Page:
Chelsea Langston-Bombino grew up in a family where politics were discussed at the dinner table every night. “My mother was a Democrat; she was a public school teacher,” she says. “My father was a businessman. He was conservative.” She remembers her family caring deeply about politics and seeking to work toward solutions that were both principled and pragmatic. “It was never impossible to love people with political difference or to build connections with people with political difference,” she says, "because I saw my parents do that every night at the dinner table.”
Langston-Bombino often serves as the staff supervisor for Princeton Theological Seminary students who are completing a summer field education at the Center for Public Justice (CPJ) in Washington, D.C. A nonpartisan Christian think tank, the CPJ has had a partnership with Princeton Seminary’s field education office for the past 20 years.
“Our mission is to equip citizens, develop leaders, and shape policies to help God's transformation happen in every area of life, including in our political life,” she says. As a Christian organization rooted in the Reformed tradition, she says CPJ sees both government and the greater political community as having flaws — as being fallen, because of the brokenness of our world — but also feels called to see the inherent good of these institutions, and believes that, as Christians, we are called to participate in working for the good of these institutions.
Julia Metcalf, an MDiv student who completed a summer field education placement at CPJ, says the role helped her gain practical work experience in a field in which she was significantly interested. During her time there, Metcalf researched and wrote what is called a toolbox – an educational resource for faith-based organizations – on the topic of family supportive workplaces. These toolboxes are just one type of resource offered through Sacred Sector, an organizational learning community run by CPJ.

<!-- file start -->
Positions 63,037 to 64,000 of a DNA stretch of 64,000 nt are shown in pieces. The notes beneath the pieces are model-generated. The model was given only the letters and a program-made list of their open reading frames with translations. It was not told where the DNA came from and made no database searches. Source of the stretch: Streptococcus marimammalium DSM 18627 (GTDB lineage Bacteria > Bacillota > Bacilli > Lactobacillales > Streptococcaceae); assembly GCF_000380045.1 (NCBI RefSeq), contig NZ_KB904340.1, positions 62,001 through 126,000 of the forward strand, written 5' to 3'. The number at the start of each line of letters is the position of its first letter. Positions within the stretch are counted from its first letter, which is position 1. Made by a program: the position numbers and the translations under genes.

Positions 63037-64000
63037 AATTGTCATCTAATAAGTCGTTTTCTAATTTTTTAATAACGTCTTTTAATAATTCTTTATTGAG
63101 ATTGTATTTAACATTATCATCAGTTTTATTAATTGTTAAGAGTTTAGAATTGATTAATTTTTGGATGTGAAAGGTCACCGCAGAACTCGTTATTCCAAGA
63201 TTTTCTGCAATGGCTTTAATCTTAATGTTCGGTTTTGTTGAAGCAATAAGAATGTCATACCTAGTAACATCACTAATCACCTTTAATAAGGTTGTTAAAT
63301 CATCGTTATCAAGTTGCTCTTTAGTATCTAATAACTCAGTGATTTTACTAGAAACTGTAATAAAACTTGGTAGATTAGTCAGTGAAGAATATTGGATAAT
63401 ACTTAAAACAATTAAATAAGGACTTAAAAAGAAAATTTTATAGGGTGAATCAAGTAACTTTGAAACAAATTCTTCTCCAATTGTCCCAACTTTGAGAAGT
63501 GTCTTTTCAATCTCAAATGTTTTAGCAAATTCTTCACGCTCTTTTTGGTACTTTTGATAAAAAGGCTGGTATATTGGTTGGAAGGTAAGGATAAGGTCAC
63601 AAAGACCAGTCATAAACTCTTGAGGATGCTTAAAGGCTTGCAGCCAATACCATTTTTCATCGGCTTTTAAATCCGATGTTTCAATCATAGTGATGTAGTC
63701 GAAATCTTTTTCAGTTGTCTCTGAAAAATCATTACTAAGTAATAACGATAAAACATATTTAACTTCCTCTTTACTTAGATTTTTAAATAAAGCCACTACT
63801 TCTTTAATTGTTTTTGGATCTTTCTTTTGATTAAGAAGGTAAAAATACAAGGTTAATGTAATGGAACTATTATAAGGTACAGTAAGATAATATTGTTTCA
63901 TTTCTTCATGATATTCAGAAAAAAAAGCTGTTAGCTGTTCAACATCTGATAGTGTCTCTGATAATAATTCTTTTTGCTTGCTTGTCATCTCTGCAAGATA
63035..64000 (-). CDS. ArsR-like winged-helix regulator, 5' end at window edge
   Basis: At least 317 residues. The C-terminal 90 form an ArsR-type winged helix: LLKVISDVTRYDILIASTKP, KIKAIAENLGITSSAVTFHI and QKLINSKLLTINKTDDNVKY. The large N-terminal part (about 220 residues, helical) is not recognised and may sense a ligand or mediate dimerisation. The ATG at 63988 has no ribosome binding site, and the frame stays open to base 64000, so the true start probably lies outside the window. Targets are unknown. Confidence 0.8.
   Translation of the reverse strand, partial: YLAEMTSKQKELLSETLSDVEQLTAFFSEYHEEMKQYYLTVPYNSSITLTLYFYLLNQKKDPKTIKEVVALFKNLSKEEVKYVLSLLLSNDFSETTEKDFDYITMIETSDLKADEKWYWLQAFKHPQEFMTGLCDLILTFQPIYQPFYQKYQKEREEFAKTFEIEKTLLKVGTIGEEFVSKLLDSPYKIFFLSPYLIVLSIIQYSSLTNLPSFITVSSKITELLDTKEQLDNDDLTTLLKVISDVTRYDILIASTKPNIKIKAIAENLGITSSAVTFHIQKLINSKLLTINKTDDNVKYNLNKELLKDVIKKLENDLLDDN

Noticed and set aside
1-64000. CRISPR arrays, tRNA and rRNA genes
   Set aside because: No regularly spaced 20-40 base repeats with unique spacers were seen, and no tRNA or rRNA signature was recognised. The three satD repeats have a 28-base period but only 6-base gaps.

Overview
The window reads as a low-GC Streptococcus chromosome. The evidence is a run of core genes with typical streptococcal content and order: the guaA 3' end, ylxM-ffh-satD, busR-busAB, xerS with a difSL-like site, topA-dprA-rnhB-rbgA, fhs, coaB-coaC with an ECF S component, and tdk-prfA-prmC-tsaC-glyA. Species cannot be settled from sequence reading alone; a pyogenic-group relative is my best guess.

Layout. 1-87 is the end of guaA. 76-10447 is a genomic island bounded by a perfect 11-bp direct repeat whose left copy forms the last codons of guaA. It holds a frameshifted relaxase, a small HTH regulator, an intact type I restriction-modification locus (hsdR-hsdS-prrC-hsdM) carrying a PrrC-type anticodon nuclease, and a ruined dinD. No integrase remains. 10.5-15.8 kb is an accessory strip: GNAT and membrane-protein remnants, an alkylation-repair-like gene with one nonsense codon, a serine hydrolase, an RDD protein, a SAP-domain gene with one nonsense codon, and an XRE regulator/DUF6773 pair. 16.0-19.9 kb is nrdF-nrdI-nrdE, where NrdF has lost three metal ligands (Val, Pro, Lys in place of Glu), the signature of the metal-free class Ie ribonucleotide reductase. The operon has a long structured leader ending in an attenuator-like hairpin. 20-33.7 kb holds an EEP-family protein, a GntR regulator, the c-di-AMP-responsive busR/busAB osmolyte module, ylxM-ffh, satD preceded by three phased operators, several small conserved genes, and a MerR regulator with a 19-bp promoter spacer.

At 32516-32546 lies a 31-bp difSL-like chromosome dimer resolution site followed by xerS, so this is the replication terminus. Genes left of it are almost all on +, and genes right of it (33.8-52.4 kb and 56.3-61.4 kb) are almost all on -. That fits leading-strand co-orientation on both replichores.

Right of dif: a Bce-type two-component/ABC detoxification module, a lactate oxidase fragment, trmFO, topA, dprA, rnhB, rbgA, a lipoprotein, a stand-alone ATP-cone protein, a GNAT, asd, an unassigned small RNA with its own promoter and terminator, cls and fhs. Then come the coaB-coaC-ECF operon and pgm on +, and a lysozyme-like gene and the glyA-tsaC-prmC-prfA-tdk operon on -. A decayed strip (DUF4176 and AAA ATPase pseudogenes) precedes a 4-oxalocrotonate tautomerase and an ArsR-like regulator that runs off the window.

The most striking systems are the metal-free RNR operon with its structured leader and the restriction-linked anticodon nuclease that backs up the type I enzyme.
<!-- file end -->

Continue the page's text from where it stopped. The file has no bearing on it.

Faith-based nonprofits and congregations use the toolboxes to further educate themselves on important issues; to learn about the policies surrounding the issue and about advocacy already occurring for the issue; and to explore how they can advocate and establish policies of their own.
Metcalf, who also spent an academic school year at an international field education placement at The American Church of Paris in France, recalls presenting her toolbox to a group of women and men who represented different churches and nonprofits. “It was fulfilling to see my summer’s work materialize and be handed on to others in an effort to teach what I had learned and hopefully equip them to advocate for their communities,” she says.
During her time with CPJ, Metcalf says the staff “showed intelligence, grit, and grace on a daily basis.” As a supervisor, Langston-Bombino “challenged me, while also supporting me, in a way that gave me wonderful space to learn and grow,” she says.
In approaching her work from a Christian perspective, Langston-Bombino sees love of neighbor as a key component. “Our call to love our neighbor is not just about how we serve our neighbor, it's also about the ways in which we’re promoting laws and structures that support our neighbor, as well as ourselves.”
She asks, “How are you loving your neighbor through politics? In voting, how are you voting not just for a ballot initiative that will benefit you?”